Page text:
Chu: Winning, scoring hardly matter to attendance levels

Chicago, Toronto, and Minnesota have the highest (median) annual attendance rates from 2006 to 2014. While the Leafs and Wild have die-hard, loyal hockey fans, the Chicago Blackhawks is the only team that has found post-season success during those years. But their 2006-07 attendance rate is one of the worst in the league since 2006 and that coincided with a team record of under .500.

This brings us to these questions: Does winning and team location matter? And if they do have effects, are the magnitudes relatively large enough to make us care enough about them.

About the data

Annual average attendance figures are pulled from ESPN.com, while team performance metrics are collected from NHL.com. Each record or observation is a team season. For example, Washington’s 2009-10 season is one observation.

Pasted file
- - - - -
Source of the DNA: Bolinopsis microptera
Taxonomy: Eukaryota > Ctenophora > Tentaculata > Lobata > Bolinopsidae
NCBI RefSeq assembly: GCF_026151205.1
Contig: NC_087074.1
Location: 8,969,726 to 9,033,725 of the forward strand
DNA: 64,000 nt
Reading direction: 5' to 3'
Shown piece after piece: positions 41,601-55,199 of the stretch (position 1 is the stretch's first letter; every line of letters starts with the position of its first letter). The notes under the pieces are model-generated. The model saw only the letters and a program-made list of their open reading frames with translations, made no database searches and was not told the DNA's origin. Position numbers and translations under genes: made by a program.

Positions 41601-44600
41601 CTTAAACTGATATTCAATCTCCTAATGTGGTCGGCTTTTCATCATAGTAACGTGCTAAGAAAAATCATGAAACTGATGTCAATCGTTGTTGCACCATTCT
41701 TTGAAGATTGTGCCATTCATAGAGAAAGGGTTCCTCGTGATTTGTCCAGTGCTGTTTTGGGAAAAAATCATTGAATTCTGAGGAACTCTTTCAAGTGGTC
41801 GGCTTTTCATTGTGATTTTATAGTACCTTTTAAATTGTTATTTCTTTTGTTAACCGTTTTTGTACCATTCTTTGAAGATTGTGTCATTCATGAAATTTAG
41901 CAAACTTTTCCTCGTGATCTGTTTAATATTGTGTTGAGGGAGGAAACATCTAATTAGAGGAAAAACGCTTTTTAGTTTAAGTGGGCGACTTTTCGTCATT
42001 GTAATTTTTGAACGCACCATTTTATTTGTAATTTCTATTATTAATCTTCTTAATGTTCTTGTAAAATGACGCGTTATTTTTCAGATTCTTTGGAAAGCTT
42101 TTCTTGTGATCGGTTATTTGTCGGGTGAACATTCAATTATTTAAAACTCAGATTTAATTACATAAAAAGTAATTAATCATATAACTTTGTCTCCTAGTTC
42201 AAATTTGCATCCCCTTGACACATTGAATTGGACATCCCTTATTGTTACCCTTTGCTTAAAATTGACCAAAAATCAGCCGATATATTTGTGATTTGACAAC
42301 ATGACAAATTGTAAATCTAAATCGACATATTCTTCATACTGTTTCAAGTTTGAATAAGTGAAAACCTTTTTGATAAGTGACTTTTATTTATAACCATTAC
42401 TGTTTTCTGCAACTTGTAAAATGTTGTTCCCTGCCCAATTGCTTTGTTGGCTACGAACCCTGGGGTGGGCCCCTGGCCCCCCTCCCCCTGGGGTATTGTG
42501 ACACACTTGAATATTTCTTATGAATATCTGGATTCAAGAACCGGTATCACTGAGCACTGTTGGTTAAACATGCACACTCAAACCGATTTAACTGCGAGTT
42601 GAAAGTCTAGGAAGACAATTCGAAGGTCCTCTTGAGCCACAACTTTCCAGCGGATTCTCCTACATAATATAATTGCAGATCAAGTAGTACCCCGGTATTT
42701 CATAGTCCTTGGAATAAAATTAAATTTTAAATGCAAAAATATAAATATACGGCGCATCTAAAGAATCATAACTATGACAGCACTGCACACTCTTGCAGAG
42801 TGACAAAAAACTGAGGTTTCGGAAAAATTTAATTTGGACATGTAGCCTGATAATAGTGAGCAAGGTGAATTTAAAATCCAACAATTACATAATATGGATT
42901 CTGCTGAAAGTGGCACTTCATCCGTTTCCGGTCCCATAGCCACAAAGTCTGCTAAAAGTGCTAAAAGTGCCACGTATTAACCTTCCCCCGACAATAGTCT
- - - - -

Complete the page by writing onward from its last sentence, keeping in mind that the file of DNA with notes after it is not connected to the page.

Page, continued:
The merged dataset spans from 2006 to 2014, consisting of 240 observations. Note that the Atlanta Thrashers moved to Winnipeg in 2011-12 into a smaller arena of 15,004 seating capacity.

Attendance figures in this analysis are an average annual (or hockey seasonal) rate statistic, a percentage of a team’s arena seating capacity. There are instances of rates of over 100% due to some arenas containing standing room.

Attendance Analysis 

Let’s take a look at how attendance data is distributed:

Chu1

 

 

A non-symmetrical distribution with negative skew is seen. The median annual (average) NHL team attendance since 2006 is 98.95% of seating capacity, approximately equivalent to 18,300 fans in a 18,500-seating capacity medium-sized NHL arena. Some outliers lie on the left, where single season attendance for some teams fell in the range of 55% to 70%:

 

Team

Season

Avg Attendance

Attendance %

W %

W% Prev Season

St Louis

2006-07

12520

59.6

41.5